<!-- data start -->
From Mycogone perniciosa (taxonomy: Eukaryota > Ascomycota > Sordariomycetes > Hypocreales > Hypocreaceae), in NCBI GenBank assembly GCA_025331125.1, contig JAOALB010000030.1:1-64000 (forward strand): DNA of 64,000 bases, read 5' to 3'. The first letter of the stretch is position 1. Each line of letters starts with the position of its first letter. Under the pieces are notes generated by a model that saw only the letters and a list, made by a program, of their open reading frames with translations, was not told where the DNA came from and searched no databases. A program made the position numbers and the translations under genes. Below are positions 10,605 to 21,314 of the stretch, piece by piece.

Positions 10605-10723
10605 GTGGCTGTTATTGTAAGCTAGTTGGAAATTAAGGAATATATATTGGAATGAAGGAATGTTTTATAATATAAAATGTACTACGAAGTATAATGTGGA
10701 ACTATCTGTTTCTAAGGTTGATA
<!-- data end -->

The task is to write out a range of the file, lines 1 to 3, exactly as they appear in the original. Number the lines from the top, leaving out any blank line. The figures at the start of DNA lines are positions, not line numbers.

From Mycogone perniciosa (taxonomy: Eukaryota > Ascomycota > Sordariomycetes > Hypocreales > Hypocreaceae), in NCBI GenBank assembly GCA_025331125.1, contig JAOALB010000030.1:1-64000 (forward strand): DNA of 64,000 bases, read 5' to 3'. The first letter of the stretch is position 1. Each line of letters starts with the position of its first letter. Under the pieces are notes generated by a model that saw only the letters and a list, made by a program, of their open reading frames with translations, was not told where the DNA came from and searched no databases. A program made the position numbers and the translations under genes. Below are positions 10,605 to 21,314 of the stretch, piece by piece.

Positions 10605-10723
10605 GTGGCTGTTATTGTAAGCTAGTTGGAAATTAAGGAATATATATTGGAATGAAGGAATGTTTTATAATATAAAATGTACTACGAAGTATAATGTGGA